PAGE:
It wouldn’t take the closest of readers to realise that one way of interpreting The Memory Police is as a critique of totalitarian states.  From their first appearance, the police, with their smart uniforms and stomping boots, instil fear into reader and narrator alike, a clever blend of SS officers and Cybermen (OK, maybe that’s just me…).  The concept of only being allowed to remember what you’re supposed to is very 1984, but it’s the rounding up of those who are ‘different’ that is truly chilling.  I don’t think anyone really needs me to point out real-life parallels here…

Ogawa creates her world superbly, and there’s a profound sense of despair pervading the novel.  It appears as if winter is here for good, and the gloomy atmosphere has its effect on the islanders:

As I climbed down the hill and made my way through town, the sun was setting.  The island was quieter in the evening.  People coming home from work walked with their heads lowered, children hurried along.  Even the sputtering engines of market trucks, empty after the day’s sales, were muffled and forlorn.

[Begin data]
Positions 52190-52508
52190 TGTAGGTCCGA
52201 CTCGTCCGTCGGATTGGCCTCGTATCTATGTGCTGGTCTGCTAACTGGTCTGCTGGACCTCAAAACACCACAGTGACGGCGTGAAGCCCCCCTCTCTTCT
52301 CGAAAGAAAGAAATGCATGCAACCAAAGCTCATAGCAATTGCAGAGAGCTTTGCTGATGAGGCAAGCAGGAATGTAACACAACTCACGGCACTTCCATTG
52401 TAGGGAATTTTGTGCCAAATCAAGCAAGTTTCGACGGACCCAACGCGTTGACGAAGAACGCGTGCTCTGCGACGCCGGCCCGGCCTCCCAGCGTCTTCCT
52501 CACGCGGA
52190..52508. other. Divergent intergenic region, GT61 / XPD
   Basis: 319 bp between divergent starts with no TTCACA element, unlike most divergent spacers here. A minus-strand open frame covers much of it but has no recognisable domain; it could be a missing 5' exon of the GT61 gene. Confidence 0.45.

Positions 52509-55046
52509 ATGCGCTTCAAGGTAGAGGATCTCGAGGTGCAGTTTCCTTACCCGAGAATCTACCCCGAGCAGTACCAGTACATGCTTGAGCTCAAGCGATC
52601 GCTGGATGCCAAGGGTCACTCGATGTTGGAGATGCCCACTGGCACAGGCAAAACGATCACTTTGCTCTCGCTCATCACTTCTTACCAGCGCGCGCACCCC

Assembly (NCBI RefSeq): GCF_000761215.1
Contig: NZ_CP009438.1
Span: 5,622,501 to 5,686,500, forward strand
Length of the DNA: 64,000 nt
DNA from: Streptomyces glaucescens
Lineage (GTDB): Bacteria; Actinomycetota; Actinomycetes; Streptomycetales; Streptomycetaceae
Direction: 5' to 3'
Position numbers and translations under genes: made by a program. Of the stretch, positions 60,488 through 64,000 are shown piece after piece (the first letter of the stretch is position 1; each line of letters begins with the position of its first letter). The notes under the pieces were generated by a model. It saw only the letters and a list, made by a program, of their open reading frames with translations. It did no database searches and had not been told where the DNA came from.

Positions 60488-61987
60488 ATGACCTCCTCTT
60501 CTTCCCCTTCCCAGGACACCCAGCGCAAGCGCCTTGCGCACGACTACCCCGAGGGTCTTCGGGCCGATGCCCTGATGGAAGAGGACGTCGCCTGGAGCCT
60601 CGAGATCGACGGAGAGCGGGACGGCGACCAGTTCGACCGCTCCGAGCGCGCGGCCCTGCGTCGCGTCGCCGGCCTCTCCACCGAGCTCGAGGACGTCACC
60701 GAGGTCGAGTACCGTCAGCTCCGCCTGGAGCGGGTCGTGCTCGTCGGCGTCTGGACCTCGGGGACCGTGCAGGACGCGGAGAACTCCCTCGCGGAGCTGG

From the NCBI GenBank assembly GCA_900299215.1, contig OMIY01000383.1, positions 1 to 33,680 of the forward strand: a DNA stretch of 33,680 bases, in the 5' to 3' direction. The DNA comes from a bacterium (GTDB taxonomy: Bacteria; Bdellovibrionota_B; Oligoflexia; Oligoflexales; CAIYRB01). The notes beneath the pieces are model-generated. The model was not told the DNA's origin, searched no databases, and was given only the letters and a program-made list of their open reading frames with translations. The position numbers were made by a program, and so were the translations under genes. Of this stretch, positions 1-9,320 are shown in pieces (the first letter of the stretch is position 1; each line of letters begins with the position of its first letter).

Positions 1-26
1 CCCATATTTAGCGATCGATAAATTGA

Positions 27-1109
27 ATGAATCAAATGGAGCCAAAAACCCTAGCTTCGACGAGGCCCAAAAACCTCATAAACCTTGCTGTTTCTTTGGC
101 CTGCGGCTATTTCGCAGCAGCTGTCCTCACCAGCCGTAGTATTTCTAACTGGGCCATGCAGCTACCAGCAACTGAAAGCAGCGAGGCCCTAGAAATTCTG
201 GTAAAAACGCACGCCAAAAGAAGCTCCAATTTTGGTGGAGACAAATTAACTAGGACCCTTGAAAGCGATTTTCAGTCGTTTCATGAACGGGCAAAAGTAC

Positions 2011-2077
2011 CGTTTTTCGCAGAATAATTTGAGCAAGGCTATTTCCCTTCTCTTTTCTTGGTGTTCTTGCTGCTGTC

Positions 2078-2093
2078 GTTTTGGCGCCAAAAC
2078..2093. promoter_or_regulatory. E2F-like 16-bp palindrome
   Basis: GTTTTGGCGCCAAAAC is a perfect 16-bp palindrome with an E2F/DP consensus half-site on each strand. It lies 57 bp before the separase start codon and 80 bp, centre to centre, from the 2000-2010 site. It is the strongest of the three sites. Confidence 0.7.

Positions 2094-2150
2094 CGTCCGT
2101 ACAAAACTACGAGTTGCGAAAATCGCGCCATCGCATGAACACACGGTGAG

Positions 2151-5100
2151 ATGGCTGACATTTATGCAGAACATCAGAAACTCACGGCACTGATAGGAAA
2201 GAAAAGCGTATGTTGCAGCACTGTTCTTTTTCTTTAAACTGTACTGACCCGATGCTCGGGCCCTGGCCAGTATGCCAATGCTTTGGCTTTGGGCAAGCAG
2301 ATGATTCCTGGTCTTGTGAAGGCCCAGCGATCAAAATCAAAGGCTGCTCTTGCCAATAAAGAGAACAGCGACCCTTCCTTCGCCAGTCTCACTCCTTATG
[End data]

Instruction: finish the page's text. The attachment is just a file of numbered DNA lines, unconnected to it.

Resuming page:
Silence fell around us all, as though we were steeling ourselves for the next disappearance, which would no doubt come – perhaps even tomorrow.
So it was that evening came to the island. (pp.18/9)

When the narrator eventually makes her way to the headquarters of the Memory Police, it turns out to be as forbidding, and foreboding, as you’d expect, with shades of Kafka in the sullen guards and the progression from flunky to more powerful officials (in fact, there’s more than a nod to the Czech writer in many places).

Surprisingly, though, the title is actually slightly deceiving, and the focus on totalitarian regimes actually gives way to another theme.  In truth, The Memory Police has far less to do with the police than with memory, and how it affects our lives.  Initially, the narrator and the old man simply get on with their lives, shrugging off the loss of birds, perfume or hats (which they don’t really remember anyway).  Their meetings even take place on the old ferry the man used to operate (until boats were disappeared, that is) without either of them feeling the slightest tinge of nostalgia.

It’s only when the narrator becomes closer to R. that she begins to doubt herself and wonder whether all this forgetting is natural.  Hidden inside a small room between floors in her house, the editor desperately tries to make her remember, urging her to hold some of the disappeared objects: